File photo of the USS prior to getting damaged. USS Abner Read, afire and sinking in Leyte Gulf, November 1, 1944, after being hit by a kamikaze. A second Japanese suicide plane (circled) is attempting to crash into another ship; however, this one was shot down short of its target. Below: R/V Norseman II at sea in the Aleutian Island chain. (Photo: Kiska: Alaska’s Underwater Battlefield expedition)
destroyer built by the Bethlehem Shipbuilding Corporation in San Francisco, California, and launched August 18, 1942, approximately nine months after the U.S. entered WWII. Between August 12 and August 15, 1943, the ship shelled Kiska Island, providing fire support for the U.S. landing operations to retake control of the island from the Japanese. Once it became apparent that the fire support was not needed, the ship was reassigned to antisubmarine patrol off the west coast of Kiska Island.
At 1:50 a.m. on August 18, an explosion, presumed to be caused by a Japanese mine, caused a large section of the ship’s stern to break away from the vessel and sink. Swift action by the crew of the Abner Read prevented the total loss of the ship. Rescue boats from the USS Abner Read, assisted by the USS Bancroft, pulled 20 men from the water. The USS Bancroft and USS Ute towed the stricken vessel to Adak for repairs. In total, 47 men were injured and 71 sailors lost their lives. Seventy of these sailors were still listed as MIA as they sank with the aft section of the vessel, which had unfortunately included berthing/sleeping quarters.
On the fifth day of our expedition, light winds from the southeast were expected to persist for 36 hours, providing the window we were looking for to reposition the Norseman II to conduct the search for the missing section of the destroyer. Detailed logbooks from the ship documented the 4-mile submarine patrol lane they were instructed to follow and their use of an experimental navigation radar for measuring distances from geographic points of interest on the island. The logbooks also indicated the location that they were put into tow, providing valuable clues for bounding the search box for where the encounter with the mine and the loss of the stern occurred.
Due to the range of water depths in the area, we used a multibeam sonar that we mounted to the side of the vessel using a long steel pole. The sonar can hop across different acoustic frequencies, allowing us to optimize settings for a given water depth. Multibeam was chosen as it would allow us to “see” to deeper water should the remains of the USS Abner Read be located at a depth beyond the 300-foot operating range of the four unmanned underwater vehicles brought on the expedition. The downside of multibeam is that the imaging resolution is coarse relative to the high-frequency sidescan sonar on our vehicles. However, we were optimistic that an approximately 75-foot section of missing ship, if
still in one piece, would be a clear signal in our sonar data.
Arriving at the search area on a spectacular morning, one of the few that had glimpses of blue sky and a view of the cinder cone of Kiska’s volcano, we established a set of survey tracks on the ship’s navigation computer and set about surveying the seabed. Driving in a “mow the lawn” pattern perpendicular to the estimated drift track, we worked from the starting point of our survey to a couple miles offshore, carefully looking at data from the 512 beams that comprise the sonar image.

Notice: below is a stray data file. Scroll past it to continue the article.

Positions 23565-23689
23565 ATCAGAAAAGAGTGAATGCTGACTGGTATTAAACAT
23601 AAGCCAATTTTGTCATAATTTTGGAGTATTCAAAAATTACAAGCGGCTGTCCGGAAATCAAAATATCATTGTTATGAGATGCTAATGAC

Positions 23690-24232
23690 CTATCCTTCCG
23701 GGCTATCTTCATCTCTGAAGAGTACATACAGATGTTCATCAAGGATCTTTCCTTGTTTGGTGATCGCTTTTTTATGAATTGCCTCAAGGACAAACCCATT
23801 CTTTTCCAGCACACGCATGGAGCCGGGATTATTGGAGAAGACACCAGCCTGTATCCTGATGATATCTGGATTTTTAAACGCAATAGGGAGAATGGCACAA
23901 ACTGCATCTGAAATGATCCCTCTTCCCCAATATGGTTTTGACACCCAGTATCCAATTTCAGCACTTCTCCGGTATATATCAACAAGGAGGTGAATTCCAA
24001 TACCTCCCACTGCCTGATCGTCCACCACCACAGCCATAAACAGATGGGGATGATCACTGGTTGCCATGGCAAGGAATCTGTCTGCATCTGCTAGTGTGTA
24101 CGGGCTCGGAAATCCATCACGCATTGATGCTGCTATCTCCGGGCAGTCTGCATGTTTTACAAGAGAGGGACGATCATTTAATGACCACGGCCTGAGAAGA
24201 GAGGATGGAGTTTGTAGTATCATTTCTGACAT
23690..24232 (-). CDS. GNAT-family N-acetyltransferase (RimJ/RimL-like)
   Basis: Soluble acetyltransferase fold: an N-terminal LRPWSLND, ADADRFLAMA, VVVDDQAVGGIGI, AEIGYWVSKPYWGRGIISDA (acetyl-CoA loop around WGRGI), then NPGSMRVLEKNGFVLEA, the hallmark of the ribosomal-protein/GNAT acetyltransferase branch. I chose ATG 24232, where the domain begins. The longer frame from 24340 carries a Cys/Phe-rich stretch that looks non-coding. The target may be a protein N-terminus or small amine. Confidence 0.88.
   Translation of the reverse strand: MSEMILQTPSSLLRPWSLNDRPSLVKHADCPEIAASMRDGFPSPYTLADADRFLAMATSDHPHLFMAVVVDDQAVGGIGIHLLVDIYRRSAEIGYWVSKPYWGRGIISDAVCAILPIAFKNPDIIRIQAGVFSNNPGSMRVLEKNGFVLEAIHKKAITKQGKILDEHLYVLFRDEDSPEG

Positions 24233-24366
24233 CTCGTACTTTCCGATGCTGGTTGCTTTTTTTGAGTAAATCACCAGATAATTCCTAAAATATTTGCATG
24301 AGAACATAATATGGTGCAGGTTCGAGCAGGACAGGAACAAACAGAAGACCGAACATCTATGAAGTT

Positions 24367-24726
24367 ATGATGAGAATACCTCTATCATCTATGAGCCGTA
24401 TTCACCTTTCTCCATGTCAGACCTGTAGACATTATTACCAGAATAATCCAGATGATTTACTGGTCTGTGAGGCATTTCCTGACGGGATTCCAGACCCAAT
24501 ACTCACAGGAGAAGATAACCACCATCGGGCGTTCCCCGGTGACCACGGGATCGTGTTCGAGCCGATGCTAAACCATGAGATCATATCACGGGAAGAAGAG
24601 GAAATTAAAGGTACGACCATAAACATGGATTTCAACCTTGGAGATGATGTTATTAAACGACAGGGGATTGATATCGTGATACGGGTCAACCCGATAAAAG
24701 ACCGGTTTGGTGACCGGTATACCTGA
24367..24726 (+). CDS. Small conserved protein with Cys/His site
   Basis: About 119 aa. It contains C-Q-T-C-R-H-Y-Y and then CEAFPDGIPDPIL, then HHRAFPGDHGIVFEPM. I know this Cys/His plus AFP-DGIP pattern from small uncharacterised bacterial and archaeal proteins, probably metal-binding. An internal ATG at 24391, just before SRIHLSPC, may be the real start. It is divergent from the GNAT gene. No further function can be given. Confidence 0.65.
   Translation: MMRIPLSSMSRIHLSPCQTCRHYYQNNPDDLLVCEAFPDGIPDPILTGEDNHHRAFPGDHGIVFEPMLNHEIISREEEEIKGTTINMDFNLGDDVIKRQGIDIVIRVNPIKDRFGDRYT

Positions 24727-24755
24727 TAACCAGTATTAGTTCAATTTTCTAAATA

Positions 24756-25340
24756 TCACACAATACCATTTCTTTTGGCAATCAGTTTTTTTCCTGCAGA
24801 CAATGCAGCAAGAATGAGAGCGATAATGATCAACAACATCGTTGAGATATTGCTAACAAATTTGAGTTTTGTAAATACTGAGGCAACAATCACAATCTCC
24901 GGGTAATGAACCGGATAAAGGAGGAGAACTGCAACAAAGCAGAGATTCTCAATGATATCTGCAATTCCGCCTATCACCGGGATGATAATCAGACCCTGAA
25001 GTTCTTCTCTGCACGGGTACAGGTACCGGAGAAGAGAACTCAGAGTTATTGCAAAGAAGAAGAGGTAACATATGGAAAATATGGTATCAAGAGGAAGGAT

After exhausting an offshore search box in the first three hours of the search, the search was adjusted to move into shallower waters. On the second pass of the inshore leg, we found a sonar target that our team assessed to be the one we were looking for, with the high-frequency multibeam data clearly showing the aft section of a ship.
On the following day, we used a combination of highfrequency sidescan sonar operated from our unmanned underwater vehicles to acoustically image the hull. While the water was too deep to anchor our vessel near the wreckage, the captain of the Norseman II was able to expertly hold station in the wind and waves for several hours while we lowered our remotely operated vehicle (ROV) so that we could capture high-definition video of the wreck site.
Needless to say, it was a humbling experience for all onboard as the ROV glided alongside and above the wreck site, clearly imaging the broken stern section, stern gun, and rudder control of this watery gravesite for the sailors who had been lost for close to 75 years.
With the intention of honoring and remembering the heroes who lie at this site, we held a ceremony on the fantail of the Norseman II, placing a wreath of remembrance over the wreck site while taps was played. Two active-duty U.S. Navy divers sailing with us folded a U.S. flag in honor of those lost.
Opposite: The dive team deploying to investigate sonar targets collected via the REMUS 100 AUV, with the R/V Norseman II sailing in the background. (Photo: Kiska: Alaska’s Underwater Battlefield expedition) Top right: USS Abner Read undergoing repairs to the damaged stern on October 6, 1943, in the Puget Sound Navy Yard. (Photo: National Archives and Records Administration) Below: Multibeam sonar image of the stern section of the USS Abner Read. (Photo: Kiska: Alaska’s Underwater Battlefield expedition) To this day, there are still more than 72,000 U.S. service members unaccounted for from World War II, leaving families with unanswered questions about their loved ones. n